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The other side of the majority

Wendy Leece has spent the last two years on the losing side of 4-1 votes. Some say her politics have changed, but she and her supporters say she follows her own moral compass.

November 10, 2012|By Jill Cowan
  • Costa Mesa City Councilwoman Wendy Leece participates in a debate on Measure V during a live taping at KOCI 101.5 FM in late October.
Costa Mesa City Councilwoman Wendy Leece participates… (KEVIN CHANG, Daily…)

First in a series of profiles about those in the trenches of Costa Mesa's political battle.

Costa Mesa City Councilwoman Wendy Leece peers down through a pair of spectacles at a pile of notes spread out on the coffee table.

"Because we have South Coast Plaza, we are in a very unique situation from other cities, like Stockton," she says, mentioning the bankrupt Northern California town. "We have this revenue source that brings in about $40 million — our sales tax revenue is about $40 million a year — and the rest is property tax...."

She continues, listing off budgeting figures and statistics. It's a quiet late afternoon a couple of weeks before election day, and Leece is talking politics from a comfy armchair in her living room on Costa Mesa's Westside. A "No on Measure V" sign leans against a wall by the front door. Leece's dog, Tucker, noses around on the sun-dappled carpet nearby.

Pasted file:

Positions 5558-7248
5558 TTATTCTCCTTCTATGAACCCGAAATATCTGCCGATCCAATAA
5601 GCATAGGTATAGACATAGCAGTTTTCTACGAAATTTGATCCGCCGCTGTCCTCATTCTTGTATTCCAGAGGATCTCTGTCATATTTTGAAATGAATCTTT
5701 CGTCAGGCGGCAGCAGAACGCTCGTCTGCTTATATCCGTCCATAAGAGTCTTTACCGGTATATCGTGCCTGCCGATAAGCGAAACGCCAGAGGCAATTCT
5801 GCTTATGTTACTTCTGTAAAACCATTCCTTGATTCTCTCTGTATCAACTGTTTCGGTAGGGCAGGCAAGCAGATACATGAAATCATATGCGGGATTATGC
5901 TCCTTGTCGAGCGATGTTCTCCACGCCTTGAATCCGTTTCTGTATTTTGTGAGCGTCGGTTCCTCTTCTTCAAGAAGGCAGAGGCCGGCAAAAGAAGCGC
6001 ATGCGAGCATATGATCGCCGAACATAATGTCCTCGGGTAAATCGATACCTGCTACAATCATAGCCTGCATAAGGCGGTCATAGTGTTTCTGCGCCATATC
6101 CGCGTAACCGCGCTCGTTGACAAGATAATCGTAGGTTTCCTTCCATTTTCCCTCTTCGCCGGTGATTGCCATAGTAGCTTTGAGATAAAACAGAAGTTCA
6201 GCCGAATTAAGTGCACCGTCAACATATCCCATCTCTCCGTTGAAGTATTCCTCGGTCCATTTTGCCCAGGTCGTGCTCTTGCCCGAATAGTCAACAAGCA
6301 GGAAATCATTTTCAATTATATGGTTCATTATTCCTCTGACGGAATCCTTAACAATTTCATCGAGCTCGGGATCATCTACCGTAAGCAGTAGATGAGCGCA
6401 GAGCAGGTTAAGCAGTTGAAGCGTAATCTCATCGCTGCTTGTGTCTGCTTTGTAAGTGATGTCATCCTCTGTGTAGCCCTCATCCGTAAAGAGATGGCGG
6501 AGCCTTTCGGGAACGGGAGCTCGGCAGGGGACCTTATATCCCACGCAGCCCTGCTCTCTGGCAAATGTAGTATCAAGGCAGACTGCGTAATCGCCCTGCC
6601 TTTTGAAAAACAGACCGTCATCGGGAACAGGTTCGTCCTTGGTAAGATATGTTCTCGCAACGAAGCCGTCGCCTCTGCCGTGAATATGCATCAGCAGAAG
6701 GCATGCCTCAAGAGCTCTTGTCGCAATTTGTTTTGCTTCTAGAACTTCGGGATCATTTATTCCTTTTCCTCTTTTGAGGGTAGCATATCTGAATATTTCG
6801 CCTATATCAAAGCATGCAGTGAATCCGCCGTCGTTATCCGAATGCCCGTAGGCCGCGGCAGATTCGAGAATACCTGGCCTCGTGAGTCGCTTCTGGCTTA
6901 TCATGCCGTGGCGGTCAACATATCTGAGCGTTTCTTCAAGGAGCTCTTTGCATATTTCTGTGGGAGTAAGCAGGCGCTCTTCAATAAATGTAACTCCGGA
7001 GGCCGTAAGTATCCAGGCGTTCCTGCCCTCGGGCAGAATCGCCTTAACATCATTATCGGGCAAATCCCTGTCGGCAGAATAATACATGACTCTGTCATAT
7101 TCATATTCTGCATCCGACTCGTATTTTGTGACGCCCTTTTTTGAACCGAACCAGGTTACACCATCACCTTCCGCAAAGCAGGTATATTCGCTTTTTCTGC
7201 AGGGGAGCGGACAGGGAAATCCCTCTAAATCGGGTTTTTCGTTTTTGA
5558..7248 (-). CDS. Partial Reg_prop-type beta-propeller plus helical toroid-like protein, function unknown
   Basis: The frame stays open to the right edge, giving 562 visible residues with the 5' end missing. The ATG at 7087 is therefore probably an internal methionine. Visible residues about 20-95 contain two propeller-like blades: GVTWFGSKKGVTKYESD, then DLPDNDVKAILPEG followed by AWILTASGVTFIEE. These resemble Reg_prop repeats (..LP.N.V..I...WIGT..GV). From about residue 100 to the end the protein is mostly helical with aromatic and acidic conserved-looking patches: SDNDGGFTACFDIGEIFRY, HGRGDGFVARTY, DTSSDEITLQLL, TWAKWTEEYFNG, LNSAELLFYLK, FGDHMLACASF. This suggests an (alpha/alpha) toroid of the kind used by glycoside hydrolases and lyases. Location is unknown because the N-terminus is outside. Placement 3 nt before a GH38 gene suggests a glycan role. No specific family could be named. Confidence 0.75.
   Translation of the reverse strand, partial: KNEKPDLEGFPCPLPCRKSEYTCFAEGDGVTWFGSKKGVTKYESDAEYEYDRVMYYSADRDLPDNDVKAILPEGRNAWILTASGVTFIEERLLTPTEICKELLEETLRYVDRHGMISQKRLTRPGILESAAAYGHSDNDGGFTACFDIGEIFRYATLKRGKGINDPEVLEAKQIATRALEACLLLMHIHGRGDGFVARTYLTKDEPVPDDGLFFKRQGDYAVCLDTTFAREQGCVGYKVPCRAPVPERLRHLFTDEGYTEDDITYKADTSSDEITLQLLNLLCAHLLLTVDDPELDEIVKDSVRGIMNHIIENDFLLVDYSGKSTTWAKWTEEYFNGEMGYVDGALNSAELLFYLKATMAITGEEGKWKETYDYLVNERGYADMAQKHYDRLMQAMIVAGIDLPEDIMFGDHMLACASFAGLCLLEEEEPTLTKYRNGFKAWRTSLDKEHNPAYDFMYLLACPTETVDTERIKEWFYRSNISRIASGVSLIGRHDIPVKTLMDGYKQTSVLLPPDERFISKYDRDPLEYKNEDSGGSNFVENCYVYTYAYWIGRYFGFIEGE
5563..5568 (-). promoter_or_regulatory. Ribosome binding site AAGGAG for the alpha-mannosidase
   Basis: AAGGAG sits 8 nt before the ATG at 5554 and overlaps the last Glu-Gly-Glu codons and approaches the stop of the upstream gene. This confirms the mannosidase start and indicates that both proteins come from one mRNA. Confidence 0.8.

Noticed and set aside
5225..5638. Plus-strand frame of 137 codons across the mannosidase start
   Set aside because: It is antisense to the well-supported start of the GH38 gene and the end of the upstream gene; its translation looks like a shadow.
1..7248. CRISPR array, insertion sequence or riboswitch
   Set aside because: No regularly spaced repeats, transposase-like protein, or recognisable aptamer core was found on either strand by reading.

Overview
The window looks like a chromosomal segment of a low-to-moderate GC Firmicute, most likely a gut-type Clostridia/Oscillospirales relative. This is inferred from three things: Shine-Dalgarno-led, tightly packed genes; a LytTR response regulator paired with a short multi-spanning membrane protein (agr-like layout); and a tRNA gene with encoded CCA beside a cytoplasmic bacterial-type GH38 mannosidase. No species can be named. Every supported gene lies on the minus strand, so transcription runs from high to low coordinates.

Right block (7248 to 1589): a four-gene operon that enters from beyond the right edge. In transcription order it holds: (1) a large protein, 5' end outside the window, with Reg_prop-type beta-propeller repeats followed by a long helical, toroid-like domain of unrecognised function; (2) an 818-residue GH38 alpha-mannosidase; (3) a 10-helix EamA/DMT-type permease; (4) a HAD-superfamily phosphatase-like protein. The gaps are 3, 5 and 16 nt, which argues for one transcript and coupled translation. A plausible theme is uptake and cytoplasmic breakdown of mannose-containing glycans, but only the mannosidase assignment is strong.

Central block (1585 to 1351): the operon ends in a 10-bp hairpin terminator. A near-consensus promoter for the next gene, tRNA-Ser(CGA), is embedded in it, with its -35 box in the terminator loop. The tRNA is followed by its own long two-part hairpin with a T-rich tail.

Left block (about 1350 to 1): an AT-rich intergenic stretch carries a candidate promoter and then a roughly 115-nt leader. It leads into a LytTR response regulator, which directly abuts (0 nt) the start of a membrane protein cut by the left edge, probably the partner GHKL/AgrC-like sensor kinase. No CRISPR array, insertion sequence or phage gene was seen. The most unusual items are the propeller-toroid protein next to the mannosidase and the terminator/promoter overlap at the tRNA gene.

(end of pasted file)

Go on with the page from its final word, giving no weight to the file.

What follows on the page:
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Leece speaks passionately, but she seems relaxed. Her name wasn't on the ballot, after all. Still, there may have been no one in Costa Mesa more affected by Tuesday's elections. Leece has spent the better part of two years on the lonely side of multiple 4-1 council votes and was hopeful voters in this election would improve that ratio.

Since Mayor Pro Tem Jim Righeimer's election in 2010 created a strong, unified majority bent on employee pension reforms, Leece has been a lone dissenting voice on some of the council's most controversial decisions. She was the only one to vote against laying off nearly half the city's workforce in March 2011. More recently, she was the only sitting council member to speak out against the controversial charter proposed in Measure V, which failed Tuesday, saying it was hastily written without proper public input.

"It's hard," she says, "I'm not going to say that it's easy. But I'm a committed person. I signed up for this."

Her next two years — Leece's last on the term-limited council — may not be much easier.

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